Why does size matter?

Discussion in 'Classic Boxing Forum' started by Mr.DagoWop, Aug 25, 2016.


  1. mrkoolkevin

    mrkoolkevin Gone Till November Full Member

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    You obviously already know my opinion, but I don't see how my question itself necessarily insinuates any such conclusion. All of us agree that the importance of weight disparities decreases significantly as fighters get bigger. I'm just trying to get a sense of how precipitous people imagine this drop-off to be.

    Serious fans universally seem to accept that the 8-15 pound gaps separating bantamweights, featherweights, lightweights, welterweights, middleweights, and light heavyweights are each highly significant, no matter how "great" the smaller fighter. Yet there are posters here who seem to believe that much larger gaps are much less significant, if the smaller man weighs 185 pounds or more. I find this idea fascinating, and I want to see if people actually in fact believe it. Do you?
     
    Last edited: Jun 1, 2018
  2. Sting like a bean

    Sting like a bean Well-Known Member banned Full Member

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    I reject both premises. I don't think the gaps at the smaller weights are all that significant, and my position is that as you go higher in weight the character of the trad-offs starts to change considerably.

    For instance, in two fighters with weighing a lean 122 and 130 pounds respectively, the increase in power and strength is likely to be far greater than any compromise in speed or stamina or workmate, which will likely be close to negligible. This will not hold true at all for fighters weighing 190 and 230 respectively. Even if you think the trade-offs are overwhelmingly lopsided in favor of the 230 pound fighter, it should nonetheless be obvious that a very different dynamic is at play. For one thing, as I've pointed out before it makes no sense at all (or so I contend) to assume that "chin" improves with size to the same degree as power, and so if you're assuming "the smaller guy just can't hurt him" this is exceedingly dubious at best.
    I also think it's likely the case (not certainly, but likely) that power reaches rapidly diminishing returns after about 210 pounds, both in terms of the absolute capacity to generate force and its usefulness in a match.

    There are all kinds of domains in which something analogous is the case; for instance no parent ever boasts, "My precocious son is twenty-eight, but he reads at a thirty-one year old level".
     
    Last edited: Jun 1, 2018
  3. mrkoolkevin

    mrkoolkevin Gone Till November Full Member

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    That's fair though I think it marks you as an outlier. Do you watch much lower-weight-class boxing?

    Makes sense that the increase between 190 and 230 are more likely to involve tradeoffs, but yeah, it still seems overwhelmingly lopsided in favor of fit 230 pound fighters to me.

    Why would punching power improve with size more than "chin" does? Haven't really thought much about this but it seems like the opposite is just as likely to be true. The biggest problem for smaller fighters moving up in weight for example seems to be that their larger opponents are often far better able to withstand their punching power. There have been tons of examples of this.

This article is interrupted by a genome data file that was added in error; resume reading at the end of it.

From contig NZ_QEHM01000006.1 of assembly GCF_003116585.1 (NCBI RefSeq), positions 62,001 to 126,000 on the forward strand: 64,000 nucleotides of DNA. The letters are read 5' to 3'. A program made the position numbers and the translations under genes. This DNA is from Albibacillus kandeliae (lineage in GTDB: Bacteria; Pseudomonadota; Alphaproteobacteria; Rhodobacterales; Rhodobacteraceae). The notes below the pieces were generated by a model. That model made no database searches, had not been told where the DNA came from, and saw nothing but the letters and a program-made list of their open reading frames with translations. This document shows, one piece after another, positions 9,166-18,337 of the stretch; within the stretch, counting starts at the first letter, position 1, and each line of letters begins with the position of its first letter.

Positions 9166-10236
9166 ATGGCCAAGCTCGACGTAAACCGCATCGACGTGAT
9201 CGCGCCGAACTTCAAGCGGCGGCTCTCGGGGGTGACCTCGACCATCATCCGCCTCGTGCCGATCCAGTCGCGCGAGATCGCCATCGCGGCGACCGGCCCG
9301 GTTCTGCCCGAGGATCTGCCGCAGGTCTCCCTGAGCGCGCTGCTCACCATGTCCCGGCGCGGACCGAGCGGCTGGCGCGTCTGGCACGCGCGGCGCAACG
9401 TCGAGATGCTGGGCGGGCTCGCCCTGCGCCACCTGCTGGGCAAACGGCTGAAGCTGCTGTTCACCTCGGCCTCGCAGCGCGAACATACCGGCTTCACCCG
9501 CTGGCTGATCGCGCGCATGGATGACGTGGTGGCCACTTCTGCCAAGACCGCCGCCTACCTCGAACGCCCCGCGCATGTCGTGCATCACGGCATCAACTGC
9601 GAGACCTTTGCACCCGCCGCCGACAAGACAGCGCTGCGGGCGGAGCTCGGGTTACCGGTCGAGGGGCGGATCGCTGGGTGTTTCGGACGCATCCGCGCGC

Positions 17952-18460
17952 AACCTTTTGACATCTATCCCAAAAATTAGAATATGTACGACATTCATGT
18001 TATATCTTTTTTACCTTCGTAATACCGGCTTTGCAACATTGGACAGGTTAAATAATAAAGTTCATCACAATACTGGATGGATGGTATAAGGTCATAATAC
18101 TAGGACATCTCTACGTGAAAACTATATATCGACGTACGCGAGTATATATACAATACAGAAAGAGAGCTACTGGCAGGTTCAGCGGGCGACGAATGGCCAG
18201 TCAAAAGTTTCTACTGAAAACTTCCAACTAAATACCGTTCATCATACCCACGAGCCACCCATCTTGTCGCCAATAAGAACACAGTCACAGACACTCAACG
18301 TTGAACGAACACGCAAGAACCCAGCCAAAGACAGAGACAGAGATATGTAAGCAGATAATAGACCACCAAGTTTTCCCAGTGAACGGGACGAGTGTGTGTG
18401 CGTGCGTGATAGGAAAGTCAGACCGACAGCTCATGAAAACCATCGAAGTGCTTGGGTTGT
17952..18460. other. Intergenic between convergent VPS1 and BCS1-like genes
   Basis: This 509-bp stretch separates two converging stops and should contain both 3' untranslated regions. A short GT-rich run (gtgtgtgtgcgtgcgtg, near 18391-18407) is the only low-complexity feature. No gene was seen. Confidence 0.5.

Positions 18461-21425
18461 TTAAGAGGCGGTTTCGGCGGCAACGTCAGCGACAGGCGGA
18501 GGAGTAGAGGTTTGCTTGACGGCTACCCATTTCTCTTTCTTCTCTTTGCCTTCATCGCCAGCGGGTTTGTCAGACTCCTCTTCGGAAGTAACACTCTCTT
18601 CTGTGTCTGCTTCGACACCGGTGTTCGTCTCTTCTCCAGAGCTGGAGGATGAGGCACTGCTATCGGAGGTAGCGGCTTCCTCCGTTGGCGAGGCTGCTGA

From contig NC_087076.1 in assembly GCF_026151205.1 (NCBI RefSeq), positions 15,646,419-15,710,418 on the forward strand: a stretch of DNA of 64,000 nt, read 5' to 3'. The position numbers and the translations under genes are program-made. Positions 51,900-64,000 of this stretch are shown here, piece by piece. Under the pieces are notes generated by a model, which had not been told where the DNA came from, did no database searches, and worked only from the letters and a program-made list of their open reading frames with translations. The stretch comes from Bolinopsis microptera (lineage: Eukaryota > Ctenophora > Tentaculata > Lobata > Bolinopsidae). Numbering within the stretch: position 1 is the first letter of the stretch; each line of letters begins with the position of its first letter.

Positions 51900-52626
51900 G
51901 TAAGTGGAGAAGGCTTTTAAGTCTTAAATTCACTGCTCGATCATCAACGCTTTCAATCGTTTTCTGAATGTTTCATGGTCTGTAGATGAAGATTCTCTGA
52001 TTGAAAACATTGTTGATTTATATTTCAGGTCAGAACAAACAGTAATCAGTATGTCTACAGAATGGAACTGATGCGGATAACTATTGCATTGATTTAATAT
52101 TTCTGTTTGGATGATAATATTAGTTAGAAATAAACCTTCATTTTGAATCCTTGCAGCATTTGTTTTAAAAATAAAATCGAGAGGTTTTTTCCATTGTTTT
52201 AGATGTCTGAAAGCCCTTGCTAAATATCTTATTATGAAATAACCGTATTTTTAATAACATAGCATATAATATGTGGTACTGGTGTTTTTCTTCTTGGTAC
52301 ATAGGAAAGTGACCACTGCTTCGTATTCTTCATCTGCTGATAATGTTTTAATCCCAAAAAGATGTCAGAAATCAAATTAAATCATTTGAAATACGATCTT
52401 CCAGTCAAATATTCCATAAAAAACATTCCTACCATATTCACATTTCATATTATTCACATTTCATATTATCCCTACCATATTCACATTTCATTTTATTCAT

I agree that the returns are likely rapidly diminishing (but still positive) at some point below 230. But I think we can all agree that fit 230-250 lb athletes generally hit much harder than fit 190-lb men, especially when it comes to the hundreds of "regular," non-highlight worthy punches that boxers throw at each other each fight. It would seem to me that this gap in power would dwarf the gap in power between 126-lb and 135-lb men.
     
  4. McGrain

    McGrain Diamond Dog Staff Member

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    I agree with this.

    What causes the confusion, I think, is that the very hardest hitting 190lb men can hit hard enough to knock out anyone. So it gimps things up a bit. Marciano and Dempsey do indeed hit hard enough to brain just about anyone a 250lb man can knock out with a punch.
     
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  5. It's Ovah

    It's Ovah I am very physically burn you Full Member

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    I think the main thing to bear in mind in discussions like these is functional weight, the weight a fighter naturally weighs when trained to his absolute peak for the rigours of combat. Sapp was likely no bigger, frame-wise, than Ike, but weighted down his body with useless steroid muscle, which badly affected his speed and stamina, as well as his ability to functionally throw a punch (though the fact he wasn't a boxer probably had a big impact on that). Ike was a little overly bulky as well, but nowhere near the crippling extent that Sapp was.

    Fighters at lower weights try to squeeze as much weight out of their frame as possible, so even minor differences in weight are going to make a big difference, since they will represent weight that physically cannot be removed and therefore represent genuine differences in basic frame size. At higher weights there's a lot more room for playing around with weight without catastrophic consequences.

    Regarding the initial point, were Ike to train to the gruelling, cardio-intensive extent that Marciano did he would still have a good thirty pounds on him, simply because he was a much bigger guy. That obviously gives him several functional advantages over the Rock, just as any fighter at their natural weight class has over a similar level of fighter two or three weight classes below him.
     
  6. Mr.DagoWop

    Mr.DagoWop Boxing Junkie banned Full Member

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    If that Junior featherweight was Erik Morales for example and the junior lightweight was Ryan Garcia I'd very comfortably favor Erik Morales.
     
  7. Sting like a bean

    Sting like a bean Well-Known Member banned Full Member